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Digital Subscriptions > Attitude > 265 > He’s Behind You!

He’s Behind You!

WITH CROSS DRESSING AND INNUENDO, PANTOMIME SEEMS THE QUEEREST OF THEATRICAL GENRES. BUT IS IT REALLY? JON BRADFIELD, WRITER OF THE UK'S BEST GAY PANTO, ASKS IF THE ART FORM IS AS DIVERSE AND INCLUSIVE AS IT SEEMS – OH NO IT ISN’T!
LEFT - JOSEPH LYCETT-BARNES (AS PRINCE CHARMING) / MIDDLE - ELLEN BUTLER (AS THE COUNTESS) / RIGHT - GRANT CARTWRIGHT (AS CINDERS) / BOTTOM - LUCAS MEREDITH (AS BUTTONS) IN ABOVE THE STAG THEATRE'S TINDERELLA - CINDERS SLIPS IT IN

Pantomime is big. Surprisingly big for a theatrical form that is barely known outside of Britain. The British Empire might have left a proud legacy of railways and homophobia across the globe but apart from a smattering of off erings in Canada, Australia and Jamaica, it’s only in the UK and Ireland that Christmas explodes with theatre’s most colourful, widelyappealing and interactive genre. You won’t hear “he’s behind you” in Swahili. Over the last festive season in the UK, 8,108,108 tickets were available for 10,731 performances of 273 different pantos. Had all those tickets been sold the collective box off ce would have been £145,988,307.

Panto for many children is their first experience of theatre. With its promise of songs and jokes, and familiar faces, customs and stories, it off ers a guarantee other shows can’t.

My first was Snow White at the Grand Theatre in Wolverhampton when I was five. We sat up in the Gods – the glorious euphemism for the cheap seats in the balcony – and at the interval we had little cartons of juice my parents brought from home. Ten years later they started taking us to the RSC, and again out came the cartons. I’m humbled by their finding ways to afford it, and admire their brilliant imperviousness to commercial pressure. Entertaining kids is expensive.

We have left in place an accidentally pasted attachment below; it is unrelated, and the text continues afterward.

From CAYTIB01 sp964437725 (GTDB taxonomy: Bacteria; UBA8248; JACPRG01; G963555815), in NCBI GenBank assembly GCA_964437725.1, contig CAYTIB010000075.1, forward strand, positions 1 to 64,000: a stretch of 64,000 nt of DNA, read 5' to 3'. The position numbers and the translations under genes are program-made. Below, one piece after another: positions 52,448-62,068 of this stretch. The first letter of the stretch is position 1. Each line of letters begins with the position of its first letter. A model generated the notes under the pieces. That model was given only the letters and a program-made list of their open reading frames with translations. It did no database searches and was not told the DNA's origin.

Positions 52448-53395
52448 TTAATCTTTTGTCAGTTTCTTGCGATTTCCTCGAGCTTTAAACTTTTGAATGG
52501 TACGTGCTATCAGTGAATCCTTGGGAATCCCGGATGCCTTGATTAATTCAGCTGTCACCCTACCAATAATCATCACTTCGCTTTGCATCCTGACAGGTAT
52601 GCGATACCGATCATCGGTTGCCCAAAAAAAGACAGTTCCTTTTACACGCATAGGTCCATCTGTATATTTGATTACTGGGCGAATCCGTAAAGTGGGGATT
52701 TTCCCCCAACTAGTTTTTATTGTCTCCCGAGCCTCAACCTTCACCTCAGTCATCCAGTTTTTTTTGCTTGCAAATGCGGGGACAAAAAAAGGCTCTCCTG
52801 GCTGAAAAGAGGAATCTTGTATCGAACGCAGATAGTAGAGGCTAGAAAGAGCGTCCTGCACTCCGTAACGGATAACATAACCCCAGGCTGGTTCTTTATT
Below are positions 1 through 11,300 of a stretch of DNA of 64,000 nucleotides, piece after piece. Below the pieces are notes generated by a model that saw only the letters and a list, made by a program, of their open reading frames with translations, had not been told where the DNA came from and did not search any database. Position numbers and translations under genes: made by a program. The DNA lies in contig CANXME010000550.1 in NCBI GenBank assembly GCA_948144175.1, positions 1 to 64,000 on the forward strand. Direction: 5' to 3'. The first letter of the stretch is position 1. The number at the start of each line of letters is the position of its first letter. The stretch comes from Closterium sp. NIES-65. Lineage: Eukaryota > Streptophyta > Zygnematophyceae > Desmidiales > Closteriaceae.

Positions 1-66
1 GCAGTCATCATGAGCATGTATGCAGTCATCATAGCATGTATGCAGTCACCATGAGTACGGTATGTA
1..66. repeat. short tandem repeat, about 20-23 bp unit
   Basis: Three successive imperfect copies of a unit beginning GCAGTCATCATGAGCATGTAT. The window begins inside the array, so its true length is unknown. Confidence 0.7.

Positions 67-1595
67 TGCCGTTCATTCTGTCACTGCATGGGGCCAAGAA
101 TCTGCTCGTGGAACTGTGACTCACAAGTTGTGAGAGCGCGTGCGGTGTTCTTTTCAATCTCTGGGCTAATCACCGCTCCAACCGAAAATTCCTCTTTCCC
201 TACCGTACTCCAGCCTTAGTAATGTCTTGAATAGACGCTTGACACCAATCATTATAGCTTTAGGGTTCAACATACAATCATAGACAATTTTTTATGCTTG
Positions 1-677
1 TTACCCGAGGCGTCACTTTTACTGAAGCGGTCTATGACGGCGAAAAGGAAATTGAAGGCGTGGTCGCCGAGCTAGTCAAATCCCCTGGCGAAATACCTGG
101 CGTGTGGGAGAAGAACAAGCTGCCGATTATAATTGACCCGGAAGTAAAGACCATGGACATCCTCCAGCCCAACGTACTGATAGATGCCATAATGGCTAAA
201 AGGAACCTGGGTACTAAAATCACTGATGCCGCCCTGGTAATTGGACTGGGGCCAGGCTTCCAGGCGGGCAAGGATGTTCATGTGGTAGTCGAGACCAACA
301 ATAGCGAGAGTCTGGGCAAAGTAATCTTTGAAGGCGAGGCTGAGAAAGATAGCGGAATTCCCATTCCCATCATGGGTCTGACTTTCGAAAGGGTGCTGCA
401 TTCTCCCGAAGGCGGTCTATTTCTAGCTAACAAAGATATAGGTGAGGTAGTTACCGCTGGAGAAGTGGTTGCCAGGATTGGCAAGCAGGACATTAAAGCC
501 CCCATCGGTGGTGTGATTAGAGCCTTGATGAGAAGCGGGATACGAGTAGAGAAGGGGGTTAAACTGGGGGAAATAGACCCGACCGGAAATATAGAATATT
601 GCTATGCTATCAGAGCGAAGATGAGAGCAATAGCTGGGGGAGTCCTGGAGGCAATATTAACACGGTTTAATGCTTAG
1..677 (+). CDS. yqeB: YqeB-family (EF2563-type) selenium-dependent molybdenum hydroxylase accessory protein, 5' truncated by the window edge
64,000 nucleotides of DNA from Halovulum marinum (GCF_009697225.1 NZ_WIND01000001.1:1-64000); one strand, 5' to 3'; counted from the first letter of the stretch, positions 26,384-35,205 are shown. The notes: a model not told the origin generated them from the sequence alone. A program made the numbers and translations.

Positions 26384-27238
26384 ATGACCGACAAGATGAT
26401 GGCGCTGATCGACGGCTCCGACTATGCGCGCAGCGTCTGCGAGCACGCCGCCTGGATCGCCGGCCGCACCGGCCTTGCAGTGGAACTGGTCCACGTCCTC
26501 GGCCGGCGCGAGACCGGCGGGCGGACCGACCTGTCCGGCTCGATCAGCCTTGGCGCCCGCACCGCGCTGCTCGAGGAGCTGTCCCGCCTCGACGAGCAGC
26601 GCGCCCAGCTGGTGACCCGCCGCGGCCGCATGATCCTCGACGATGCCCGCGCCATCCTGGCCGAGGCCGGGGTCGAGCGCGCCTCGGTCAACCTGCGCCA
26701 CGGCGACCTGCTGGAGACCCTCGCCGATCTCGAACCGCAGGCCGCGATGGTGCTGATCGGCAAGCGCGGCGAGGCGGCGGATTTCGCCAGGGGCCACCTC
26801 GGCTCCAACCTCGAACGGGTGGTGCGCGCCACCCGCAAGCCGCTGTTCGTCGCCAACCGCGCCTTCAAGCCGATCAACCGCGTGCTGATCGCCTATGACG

The magic of that first Snow White show planted a seed. The way the painted front cloth seemed to dissolve and vanish to reveal a village scene populated entirely with smiling dancers in pairs. The same trick brought the Queen’s magic mirror to life. The dwarves entered their mine down a big red slide. Even a 5-year-old could understand how it was all done, but that made it more impressive, somehow. Magic that was attainable. Years later, my career is in theatre, working for London producers Out of Joint which recently staged the play about Gareth Thomas, Crouch, Touch, Pause, Engage.

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About Attitude

In a world exclusive first magazine cover shoot, Years and Years singer Olly Alexander tells us about his amazing rise to the top of the charts, his struggles with depression – and dealing with heartache as he splits up from his boyfriend, clean bandit’s Neil Amin-Smith. Inside, our review of the year looks at the most records, films and TV programmes that have shaped your year. We interview the gay owners of the controversial Cereal Killer Café, meet four amazing trans men set to redefine trans awareness and meet a man who is fighting back against the gentrification of the gay scene. Plus fashion, film, fitness and everything you’d expect from a regular issue of Attitude.
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